5 Tips To Prevent Spider Veins

the difference between spider veins and varicose veins is that the latter are bigger and often bulge and swell. Spider veins tend to be closer to the skin’s surface and can be described as short, jagged lines that resemble spider webs or tree branches, bluish and red in color. While varicose veins tend to form on parts of the body below the waist, spider veins can be found on not just the legs, but also the face as well as other areas of the skin.

Now, you’re probably wondering what causes spider veins. After all, if you know the cause then perhaps you’ll find ways to prevent them. The truth of the matter is that about 55 percent of women and up to 45 percent of men are affected by vein problems to varying degrees. Your chance of developing spider veins is increased by several contributing factors, amongst them: age, genetics, hormonal changes (including puberty, pregnancy and menopause, as well as any medication that may affect hormones), weight problems, immobility and exposure to the sun.

Here’s the deal. Vein problems persist in the legs mainly because this part of your body has the toughest time maintaining proper blood flow to the heart, due to, of course, the force of gravity piled up against your body weight. Here are five useful tips, which could help you avoid this issue:

Exercise.

Doesn’t it always seem that exercise is the answer to everything? Simply put: it is. In the case of avoiding spider veins, a simple walk to and from work each day might be sufficient enough. Heed your doctor’s advice and know that regular exercise decreases help get the blood pumping and decrease the chance of developing circulatory problems.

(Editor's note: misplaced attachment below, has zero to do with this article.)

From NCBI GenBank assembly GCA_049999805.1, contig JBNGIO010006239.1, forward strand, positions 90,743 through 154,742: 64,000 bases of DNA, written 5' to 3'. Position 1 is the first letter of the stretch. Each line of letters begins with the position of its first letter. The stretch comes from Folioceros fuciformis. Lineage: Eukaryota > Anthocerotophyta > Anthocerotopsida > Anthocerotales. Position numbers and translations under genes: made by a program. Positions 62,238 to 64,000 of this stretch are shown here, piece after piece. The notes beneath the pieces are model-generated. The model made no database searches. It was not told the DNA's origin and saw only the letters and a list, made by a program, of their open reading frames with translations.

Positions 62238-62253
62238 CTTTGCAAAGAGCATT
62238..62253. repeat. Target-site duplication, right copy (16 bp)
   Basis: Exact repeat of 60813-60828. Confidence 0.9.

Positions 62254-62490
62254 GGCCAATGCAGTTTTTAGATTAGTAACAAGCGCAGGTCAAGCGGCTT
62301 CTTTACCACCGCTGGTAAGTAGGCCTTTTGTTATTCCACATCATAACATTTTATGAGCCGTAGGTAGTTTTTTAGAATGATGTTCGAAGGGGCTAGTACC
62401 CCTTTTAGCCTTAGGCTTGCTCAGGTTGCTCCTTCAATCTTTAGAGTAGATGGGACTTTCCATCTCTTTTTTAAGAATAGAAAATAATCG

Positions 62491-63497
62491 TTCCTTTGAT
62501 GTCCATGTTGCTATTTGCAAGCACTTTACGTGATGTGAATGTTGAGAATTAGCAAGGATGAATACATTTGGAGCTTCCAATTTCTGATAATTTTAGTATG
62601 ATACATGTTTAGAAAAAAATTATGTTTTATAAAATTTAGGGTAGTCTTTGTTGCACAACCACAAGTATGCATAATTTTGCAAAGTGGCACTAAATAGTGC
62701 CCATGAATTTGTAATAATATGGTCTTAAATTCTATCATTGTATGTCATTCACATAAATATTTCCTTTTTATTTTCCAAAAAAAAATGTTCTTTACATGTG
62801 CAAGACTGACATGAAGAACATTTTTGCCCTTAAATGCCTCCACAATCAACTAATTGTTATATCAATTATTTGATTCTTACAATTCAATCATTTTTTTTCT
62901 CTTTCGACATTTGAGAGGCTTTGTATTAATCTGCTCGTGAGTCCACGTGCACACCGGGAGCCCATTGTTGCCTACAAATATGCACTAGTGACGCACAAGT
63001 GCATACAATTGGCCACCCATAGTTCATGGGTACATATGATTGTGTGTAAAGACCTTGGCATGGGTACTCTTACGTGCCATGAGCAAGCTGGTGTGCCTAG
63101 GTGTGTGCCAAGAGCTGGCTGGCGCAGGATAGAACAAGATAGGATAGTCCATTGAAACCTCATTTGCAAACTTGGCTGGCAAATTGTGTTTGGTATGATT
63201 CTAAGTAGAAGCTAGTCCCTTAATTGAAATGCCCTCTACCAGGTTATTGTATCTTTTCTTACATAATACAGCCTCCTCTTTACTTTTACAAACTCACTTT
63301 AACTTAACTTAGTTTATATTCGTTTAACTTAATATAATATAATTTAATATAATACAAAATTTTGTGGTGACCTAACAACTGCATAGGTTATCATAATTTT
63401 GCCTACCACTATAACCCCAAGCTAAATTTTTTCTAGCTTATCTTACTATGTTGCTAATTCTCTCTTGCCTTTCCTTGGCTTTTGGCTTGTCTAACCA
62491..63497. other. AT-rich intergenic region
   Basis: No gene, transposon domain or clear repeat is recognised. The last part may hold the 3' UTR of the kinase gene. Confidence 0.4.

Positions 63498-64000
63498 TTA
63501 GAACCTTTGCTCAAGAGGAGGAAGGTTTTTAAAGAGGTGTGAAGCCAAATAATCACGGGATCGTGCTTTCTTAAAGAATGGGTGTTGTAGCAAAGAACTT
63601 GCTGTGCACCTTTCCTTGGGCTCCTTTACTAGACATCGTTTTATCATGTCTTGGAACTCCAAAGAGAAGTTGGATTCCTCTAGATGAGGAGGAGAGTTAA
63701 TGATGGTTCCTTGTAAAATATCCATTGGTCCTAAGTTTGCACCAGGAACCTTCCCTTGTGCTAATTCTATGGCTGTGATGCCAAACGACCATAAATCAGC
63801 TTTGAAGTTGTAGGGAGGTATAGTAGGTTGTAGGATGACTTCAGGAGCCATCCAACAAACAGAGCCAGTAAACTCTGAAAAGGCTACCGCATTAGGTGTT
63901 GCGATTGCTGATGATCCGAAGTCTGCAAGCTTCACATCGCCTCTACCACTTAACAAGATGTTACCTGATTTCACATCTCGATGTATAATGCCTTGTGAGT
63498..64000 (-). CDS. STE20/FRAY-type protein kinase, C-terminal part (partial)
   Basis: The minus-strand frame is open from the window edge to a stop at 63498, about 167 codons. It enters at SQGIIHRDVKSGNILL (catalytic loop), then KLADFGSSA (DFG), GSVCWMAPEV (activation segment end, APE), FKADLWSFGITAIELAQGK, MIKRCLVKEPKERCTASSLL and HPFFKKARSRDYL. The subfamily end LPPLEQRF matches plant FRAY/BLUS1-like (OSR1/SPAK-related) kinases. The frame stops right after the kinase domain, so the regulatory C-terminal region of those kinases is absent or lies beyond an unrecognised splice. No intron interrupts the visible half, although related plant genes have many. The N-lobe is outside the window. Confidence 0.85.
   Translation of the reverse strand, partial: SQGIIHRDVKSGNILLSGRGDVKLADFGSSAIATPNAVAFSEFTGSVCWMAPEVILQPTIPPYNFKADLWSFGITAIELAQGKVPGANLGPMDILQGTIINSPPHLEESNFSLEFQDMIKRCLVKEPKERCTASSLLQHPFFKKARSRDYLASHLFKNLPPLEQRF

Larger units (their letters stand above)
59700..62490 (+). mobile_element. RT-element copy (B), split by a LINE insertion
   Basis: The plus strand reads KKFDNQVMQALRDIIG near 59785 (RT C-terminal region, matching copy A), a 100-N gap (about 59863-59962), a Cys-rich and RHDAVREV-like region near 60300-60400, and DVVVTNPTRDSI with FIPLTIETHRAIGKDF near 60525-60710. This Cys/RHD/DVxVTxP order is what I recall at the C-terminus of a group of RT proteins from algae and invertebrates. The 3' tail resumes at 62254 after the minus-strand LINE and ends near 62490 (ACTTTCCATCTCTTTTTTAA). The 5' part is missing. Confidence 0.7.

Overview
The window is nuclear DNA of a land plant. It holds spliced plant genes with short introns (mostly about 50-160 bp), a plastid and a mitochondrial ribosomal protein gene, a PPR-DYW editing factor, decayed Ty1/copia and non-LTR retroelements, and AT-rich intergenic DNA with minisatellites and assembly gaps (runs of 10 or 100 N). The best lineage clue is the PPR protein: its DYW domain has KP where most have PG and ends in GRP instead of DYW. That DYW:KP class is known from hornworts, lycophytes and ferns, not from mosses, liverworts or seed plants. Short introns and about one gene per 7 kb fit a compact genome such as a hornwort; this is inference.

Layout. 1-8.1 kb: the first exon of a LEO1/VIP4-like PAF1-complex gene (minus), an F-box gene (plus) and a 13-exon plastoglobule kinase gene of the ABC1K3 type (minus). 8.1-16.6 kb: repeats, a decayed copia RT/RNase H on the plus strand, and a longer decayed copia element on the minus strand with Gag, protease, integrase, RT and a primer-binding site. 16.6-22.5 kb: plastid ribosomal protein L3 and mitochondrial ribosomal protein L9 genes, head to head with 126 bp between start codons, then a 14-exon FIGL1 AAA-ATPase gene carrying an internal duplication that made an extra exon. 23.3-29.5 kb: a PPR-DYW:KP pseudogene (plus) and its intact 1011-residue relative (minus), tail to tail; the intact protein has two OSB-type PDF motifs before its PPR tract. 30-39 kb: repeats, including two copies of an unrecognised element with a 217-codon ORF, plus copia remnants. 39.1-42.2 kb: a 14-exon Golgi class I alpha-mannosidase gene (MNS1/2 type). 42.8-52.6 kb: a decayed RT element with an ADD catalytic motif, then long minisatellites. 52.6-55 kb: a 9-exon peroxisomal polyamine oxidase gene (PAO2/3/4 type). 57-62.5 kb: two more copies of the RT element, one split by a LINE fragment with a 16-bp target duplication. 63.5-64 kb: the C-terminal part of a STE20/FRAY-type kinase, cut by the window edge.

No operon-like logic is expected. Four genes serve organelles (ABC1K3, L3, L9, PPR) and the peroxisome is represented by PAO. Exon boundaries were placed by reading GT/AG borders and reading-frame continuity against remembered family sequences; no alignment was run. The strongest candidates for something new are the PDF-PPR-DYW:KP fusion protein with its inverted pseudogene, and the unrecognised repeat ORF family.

Maintain a Proper Weight.

Blood flow from your legs to your heart becomes tougher if you are overweight. The extra circulatory work you are forcing onto your body will stress your veins out to a point where they begin to swell and change color.

Be Good To Your Legs.

Sit down, take the weight off. Elevate your legs when you can, instead of crossing them. If your job requires you to stand for too long then shift your body weight from one leg to the other periodically. Likewise, if you have to sit all day at your job then stand up, stretch your legs, and walk about the office whenever you can. Avoid stockings, socks or other garments that are too tight or constrictive. In addition, don’t forget to apply sunscreen to any exposed part of your body.

Be Good To Your Feet.

Especially if you are required to stand for long periods of time. Choose flats with enough support for your legs and back. Circulation of the blood in your legs is restricted from wearing heels. Another advantage of flats is that they help tone your calf muscles—a great way to support blood flow.

Diet.

Of course. You knew that eating a healthy diet would be thrown into the mix. Truth is you want a diet rich in fiber, which is found in whole grains, fresh fruits and vegetables. Constipation contributes to problems with veins. Also, cut back on your sodium intake, as salt tends to promote swelling.
If you think you are suffering from, or beginning to develop spider or varicose veins, then chances are you can see them. However, other signs may include aching pain made worse by long-term sitting or standing, cramping, throbbing, swelling, itchiness, skin irritation and restlessness. If any of these symptoms persist then it’s wise to make an appointment with your doctor.

There are ways to treat this problem. Common and proven methods include compression stockings, such as support pantyhose; sclerotherapy, a liquid chemical that seals the veins shut; surgery, in severe cases; and other treatments that require the use of laser and radiofrequency.

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